change in the quality of training, the tendency of most students to average scores is
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persistently maintained, but the number of students received high marks significantly
increased.
4 Discussion
STEM education is widely used for deepening the teaching of technical subjects.
However, there is currently no single opinion on the essence of STEM technique. Some
researchers associate it with contextual teaching and learning as experiential learning
and mixing basic skills with real-life training [26]. The STEM range of problems cannot
be understood in a mono-disciplinary context as it requires studying the impact of the
methodology immediately on a group of disciplines. Therefore, our study as well as
most researchers tries to evaluate students’ average performance, rather than the effec-
tiveness of a particular discipline [5]. The STEM methodology has been developing
from the concept of STEM education, used to determine the quality of different sub-
jects’ involvement in the teaching process for technical specialties and training scien-
tists. This term was understood as the ability to apply scientific content for solving real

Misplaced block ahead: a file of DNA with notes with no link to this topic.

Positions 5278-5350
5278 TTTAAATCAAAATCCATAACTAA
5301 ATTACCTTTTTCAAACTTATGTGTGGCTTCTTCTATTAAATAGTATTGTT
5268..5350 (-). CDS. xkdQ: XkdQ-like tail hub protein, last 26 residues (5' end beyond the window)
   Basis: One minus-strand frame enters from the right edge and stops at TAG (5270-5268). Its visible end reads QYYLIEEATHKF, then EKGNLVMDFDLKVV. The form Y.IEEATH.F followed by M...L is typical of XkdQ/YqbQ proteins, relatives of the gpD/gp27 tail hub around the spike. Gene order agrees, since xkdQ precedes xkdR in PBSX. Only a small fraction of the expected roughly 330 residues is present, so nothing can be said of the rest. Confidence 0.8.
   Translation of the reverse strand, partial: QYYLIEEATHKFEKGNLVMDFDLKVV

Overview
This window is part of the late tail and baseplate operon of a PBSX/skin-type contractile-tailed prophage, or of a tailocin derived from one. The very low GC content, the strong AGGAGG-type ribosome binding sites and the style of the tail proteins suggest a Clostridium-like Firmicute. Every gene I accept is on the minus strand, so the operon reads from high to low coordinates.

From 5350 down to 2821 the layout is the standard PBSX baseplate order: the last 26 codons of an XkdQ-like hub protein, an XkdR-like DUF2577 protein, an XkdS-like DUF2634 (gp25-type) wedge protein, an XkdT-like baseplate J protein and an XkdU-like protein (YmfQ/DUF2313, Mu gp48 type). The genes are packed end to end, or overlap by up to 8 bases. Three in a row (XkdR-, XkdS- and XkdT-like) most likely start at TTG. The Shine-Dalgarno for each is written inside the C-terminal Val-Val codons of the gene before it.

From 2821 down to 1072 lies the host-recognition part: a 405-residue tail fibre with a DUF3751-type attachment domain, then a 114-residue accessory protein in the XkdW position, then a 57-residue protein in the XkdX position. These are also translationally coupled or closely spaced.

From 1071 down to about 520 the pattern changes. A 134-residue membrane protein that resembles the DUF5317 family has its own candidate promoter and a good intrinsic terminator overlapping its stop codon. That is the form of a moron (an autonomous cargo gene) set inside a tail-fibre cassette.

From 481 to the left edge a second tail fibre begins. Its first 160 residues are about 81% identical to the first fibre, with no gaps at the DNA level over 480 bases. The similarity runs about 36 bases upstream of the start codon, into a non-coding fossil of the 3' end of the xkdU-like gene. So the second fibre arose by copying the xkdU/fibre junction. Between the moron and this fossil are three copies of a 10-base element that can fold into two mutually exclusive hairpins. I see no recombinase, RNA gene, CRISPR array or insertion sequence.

problems. Now, STEM is generally understood as a methodology for problem-oriented
learning [4]. STEM was designed to bridge the gap in pedagogy between theory and
practice in solving increasingly complicated and complex tasks.
Among the definitions given to this technique, a number of more complete ones can
be distinguished. Determining the essence of the methodology in this case is very im-
portant for the formation of practical training programs and determining their effective-
ness. Particularly, STEM is a problem-solving method, based on the principles of sci-
entific thinking, mathematical concepts and procedures, and also incorporates engineer-
ing strategies for applying appropriate technologies. A general definition of STEM in-
dicates that it is a “phenomenon of an interdisciplinary nature with a very blurry ideo-
logical background and a specific core oriented toward solving problems in the real
world”. Thus, very numerous variants of STEM methods are used, which can be divided
according to the principles of methodology. This separation is based on the depth of
integration of various subjects within the training - from a very superficial as with
"amalgam" (the intersection of different sciences only where they have common points)
and to full integration, when all disciplines are studied as a whole, and learning is inte-
grated and coordinated through the sharing of knowledge from all areas to solve real
problems. Therefore, STEM is often considered a part of problem-oriented teaching
methods [7].
Meanwhile, we were not able to find studies comparing effectiveness of different
STEM approaches, possibly due to its high complexity and the lack of clear criteria for
assessing the integral interaction between different components of a single disciplines’
complex. Attempts to create a single STEM program have not yet been made, and teach-
ers can use the approaches that they themselves choose and the ideology that they con-